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20 February 2024 Assessment of leaf defense hypotheses at the intraspecific scale in three Helianthus (Asteraceae) species
Nora Mitchell, Madilyn N. Vetter, Michael Bylander, Thu A. Nguyen, Lydia McNabb, Aleks R. Leonardson, Chloe E. Meyer
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Interactions between plants and insects have shaped biodiversity at multiple ecological and evolutionary scales in both diverse taxonomic groups. Antagonistic interactions (such as herbivory) can impose strong selective pressures on plants, resulting in increased defense levels or diverse defense strategies. The nature and extent of plant defenses can vary both within and between species, potentially reflecting trade-offs between defense and growth strategy that are associated with environmental resources, known as the resource availability hypothesis. Global interspecific patterns may or may not reflect mechanisms acting within species at more restricted geographic scales. Here, we ask whether there is evidence for associations between growth strategies and defense levels, resource availability, and herbivore damage within three Helianthus species (H. giganteus, H. grosseserratus, and H. maximiliani) in a restricted region of the Upper Midwest in the USA. We measure growth traits, leaf defense traits, and leaf herbivore damage levels in wild sunflower populations to assess patterns across populations and in two common gardens to assess patterns within populations. We estimate associations between growth traits and defense traits, defense traits and environmental resources, and herbivore damage and environmental resources. Overall, we find that slower growth strategies are associated with increased levels of defenses, though these higher defense levels are not associated with lower-resource environments in wild populations, and some of these patterns are detected in the commons. We also find that herbivore damage levels are not associated with these resource levels. We conclude that defenses in these species are related to growth strategy even at this intraspecific scale and are largely in line with macroevolutionary patterns across the genus. Both defense levels and herbivore damage are not strongly related to resource availability, which may reflect limited amounts of resource variation in this restricted region and follow prediction within a general framework for intraspecific defense trait associations.

The interactions between insects and plants have helped to shape biodiversity both within and among species, potentially contributing to the extraordinarily high levels of species richness in both groups (Ehrlich and Raven 1964; Farrell et al. 1992; Janz 2011). Antagonistic plant–herbivore interactions have been a focus for the study of potential reciprocal adaptation and coevolution driving biodiversity (reviewed in Futuyma and Agrawal 2009). Plant defenses against herbivore pressures are numerous, including structural traits such as the immense diversity of trichomes (including glandular and nonglandular), which can serve as a major form of defense against herbivore attack (Esau 1953; Levin 1973; Wagner 1991; Werker 2000; Wagner et al. 2004), or general scleromorphy, which reduces palatability/digestibility (Hanley et al. 2007). Defense traits have been linked to either reduced herbivore damage or reduced herbivore presence, but associations are not always detectable and vary broadly (e.g., McKey et al. 1978; Agrawal 2005; Carmona et al. 2011). Studies spanning multiple taxonomic scales, functional and experimental assays, and community ecological work are necessary to more fully understand what drives the diversity and levels of plant defenses, including how environmental context affects plant strategies (Agrawal 2011).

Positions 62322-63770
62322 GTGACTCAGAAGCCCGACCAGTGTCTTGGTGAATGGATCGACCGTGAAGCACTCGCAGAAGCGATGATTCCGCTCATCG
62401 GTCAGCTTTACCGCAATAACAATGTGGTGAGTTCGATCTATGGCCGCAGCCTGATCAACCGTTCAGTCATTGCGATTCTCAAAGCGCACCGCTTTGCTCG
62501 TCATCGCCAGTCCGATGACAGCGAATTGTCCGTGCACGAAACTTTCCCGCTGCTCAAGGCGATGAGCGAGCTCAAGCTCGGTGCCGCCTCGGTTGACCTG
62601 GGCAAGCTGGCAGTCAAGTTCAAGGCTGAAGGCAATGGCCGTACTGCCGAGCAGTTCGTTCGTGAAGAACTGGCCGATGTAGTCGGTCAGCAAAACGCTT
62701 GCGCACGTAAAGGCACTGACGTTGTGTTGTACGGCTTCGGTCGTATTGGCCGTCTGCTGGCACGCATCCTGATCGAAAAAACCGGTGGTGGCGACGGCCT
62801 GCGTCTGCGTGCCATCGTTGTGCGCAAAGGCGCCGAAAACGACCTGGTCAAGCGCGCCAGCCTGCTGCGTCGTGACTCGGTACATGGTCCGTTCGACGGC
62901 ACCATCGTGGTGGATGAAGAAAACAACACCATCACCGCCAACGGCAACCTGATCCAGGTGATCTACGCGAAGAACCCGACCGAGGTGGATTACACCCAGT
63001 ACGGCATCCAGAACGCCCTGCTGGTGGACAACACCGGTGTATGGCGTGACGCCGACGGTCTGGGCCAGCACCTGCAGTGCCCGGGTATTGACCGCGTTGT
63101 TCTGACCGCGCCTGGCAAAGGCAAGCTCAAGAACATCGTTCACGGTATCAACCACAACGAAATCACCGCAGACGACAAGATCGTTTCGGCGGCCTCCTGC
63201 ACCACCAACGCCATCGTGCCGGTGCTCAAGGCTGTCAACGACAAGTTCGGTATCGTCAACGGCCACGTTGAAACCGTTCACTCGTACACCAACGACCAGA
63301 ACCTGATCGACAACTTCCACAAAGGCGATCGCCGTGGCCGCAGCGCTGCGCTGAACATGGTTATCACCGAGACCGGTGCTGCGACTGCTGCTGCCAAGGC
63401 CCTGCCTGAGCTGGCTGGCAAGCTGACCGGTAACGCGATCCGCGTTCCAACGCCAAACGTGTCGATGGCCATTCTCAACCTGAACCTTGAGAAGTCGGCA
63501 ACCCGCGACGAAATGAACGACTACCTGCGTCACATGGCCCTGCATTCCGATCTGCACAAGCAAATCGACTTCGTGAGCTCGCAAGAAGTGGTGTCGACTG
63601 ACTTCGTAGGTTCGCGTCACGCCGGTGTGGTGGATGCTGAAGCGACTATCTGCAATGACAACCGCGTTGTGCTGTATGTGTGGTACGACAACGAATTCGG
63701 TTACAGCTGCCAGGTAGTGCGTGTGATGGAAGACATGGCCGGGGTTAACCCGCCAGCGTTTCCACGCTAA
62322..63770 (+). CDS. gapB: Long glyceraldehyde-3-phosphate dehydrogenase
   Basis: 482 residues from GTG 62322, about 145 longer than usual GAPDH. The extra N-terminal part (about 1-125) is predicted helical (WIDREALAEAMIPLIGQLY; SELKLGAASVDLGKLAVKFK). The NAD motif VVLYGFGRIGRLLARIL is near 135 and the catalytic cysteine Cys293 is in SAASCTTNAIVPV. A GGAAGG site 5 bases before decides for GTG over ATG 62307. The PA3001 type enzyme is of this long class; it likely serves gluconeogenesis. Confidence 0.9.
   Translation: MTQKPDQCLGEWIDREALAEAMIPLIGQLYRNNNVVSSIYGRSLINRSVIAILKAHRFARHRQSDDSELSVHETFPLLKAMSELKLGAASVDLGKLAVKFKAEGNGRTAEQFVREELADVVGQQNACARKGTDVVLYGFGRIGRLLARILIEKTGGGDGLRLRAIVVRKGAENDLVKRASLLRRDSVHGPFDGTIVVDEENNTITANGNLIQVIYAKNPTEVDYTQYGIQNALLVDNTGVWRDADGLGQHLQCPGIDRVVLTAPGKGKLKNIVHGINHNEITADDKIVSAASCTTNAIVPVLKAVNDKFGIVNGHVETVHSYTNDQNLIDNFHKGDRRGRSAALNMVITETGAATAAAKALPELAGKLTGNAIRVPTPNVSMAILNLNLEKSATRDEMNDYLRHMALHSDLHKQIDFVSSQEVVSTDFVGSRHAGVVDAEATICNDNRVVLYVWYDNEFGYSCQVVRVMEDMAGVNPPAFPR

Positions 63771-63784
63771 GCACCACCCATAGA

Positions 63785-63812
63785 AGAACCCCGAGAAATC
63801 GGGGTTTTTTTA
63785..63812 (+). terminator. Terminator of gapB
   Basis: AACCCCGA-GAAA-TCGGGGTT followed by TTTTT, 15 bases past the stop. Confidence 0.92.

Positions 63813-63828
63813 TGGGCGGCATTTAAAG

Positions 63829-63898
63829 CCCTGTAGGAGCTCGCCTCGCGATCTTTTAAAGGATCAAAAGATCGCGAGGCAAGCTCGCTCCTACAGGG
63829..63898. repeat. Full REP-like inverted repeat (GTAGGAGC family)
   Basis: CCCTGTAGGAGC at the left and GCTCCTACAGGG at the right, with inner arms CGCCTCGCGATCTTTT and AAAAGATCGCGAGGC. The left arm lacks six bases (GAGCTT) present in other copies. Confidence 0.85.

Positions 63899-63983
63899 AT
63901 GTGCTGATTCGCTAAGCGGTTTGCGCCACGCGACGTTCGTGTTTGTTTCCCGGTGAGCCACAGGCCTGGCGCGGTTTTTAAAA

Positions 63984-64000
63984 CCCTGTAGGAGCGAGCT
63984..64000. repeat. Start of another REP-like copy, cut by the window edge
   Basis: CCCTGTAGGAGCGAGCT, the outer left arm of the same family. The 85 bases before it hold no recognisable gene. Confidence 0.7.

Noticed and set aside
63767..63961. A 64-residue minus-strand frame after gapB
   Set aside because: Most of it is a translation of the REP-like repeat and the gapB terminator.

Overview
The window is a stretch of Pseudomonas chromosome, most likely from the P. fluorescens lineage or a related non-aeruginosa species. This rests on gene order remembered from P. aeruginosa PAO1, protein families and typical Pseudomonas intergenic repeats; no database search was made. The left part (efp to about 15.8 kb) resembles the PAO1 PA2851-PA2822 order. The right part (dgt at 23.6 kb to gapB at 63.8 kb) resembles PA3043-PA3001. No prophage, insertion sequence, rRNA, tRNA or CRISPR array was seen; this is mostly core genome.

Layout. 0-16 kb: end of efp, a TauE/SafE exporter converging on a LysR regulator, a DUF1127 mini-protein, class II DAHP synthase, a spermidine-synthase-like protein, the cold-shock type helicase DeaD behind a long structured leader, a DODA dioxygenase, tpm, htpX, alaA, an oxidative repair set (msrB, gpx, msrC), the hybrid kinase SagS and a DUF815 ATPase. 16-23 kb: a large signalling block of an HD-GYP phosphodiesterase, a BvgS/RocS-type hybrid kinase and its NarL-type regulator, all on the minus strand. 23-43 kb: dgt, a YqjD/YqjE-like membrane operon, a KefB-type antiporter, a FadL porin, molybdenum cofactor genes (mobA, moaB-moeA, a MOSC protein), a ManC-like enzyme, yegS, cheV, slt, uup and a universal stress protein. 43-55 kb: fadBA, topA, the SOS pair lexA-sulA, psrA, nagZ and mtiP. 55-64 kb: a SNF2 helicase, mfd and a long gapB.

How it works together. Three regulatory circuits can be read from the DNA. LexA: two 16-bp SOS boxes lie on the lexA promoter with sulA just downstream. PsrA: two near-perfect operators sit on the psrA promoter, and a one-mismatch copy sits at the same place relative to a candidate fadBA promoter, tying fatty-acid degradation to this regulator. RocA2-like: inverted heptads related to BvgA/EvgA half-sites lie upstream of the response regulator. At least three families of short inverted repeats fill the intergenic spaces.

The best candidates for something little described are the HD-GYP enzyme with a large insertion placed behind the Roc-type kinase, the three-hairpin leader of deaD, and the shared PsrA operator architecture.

Variation in levels and types of plant defenses can be attributed to multiple factors and may exist at different scales (Stamp 2003). The resource availability hypothesis is perhaps the most prominent theory explaining how abiotic environmental factors can affect plant defenses against herbivores. This hypothesis states that plants in resource-rich environments have faster growth (and regrowth) rates and lower investment in antiherbivore defenses since resources are plentiful to facilitate regrowth (Coley et al. 1985). In resource-poor environments, plants are expected to have slower growth rates and higher investment in antiherbivore defenses as the reinvestment of resources lost to herbivory in slow-growing plants is more costly, and any loss of biomass represents a greater proportion of investment than in faster-growing plants (Coley et al. 1985). Herbivore damage levels are therefore also higher in high-resource environments (due to the lack of defenses).

At the interspecific level, the resource availability hypothesis is supported by observational and experimental studies documenting the predicted patterns and trade-offs (e.g., Coley 1987; Endara and Coley 2011). Examining multiple species within lineages, predicted associations along environmental gradients are supported in a phylogenetic context across oak species on the global scale (Pearse and Hipp 2012) and congeneric salt marsh species pairs from high and low latitudes (Pennings et al. 2007). However, other meta-analyses do not find strong support for these ideas, including a lack of consistent latitudinal associations with defenses and herbivory (Moles et al. 2011).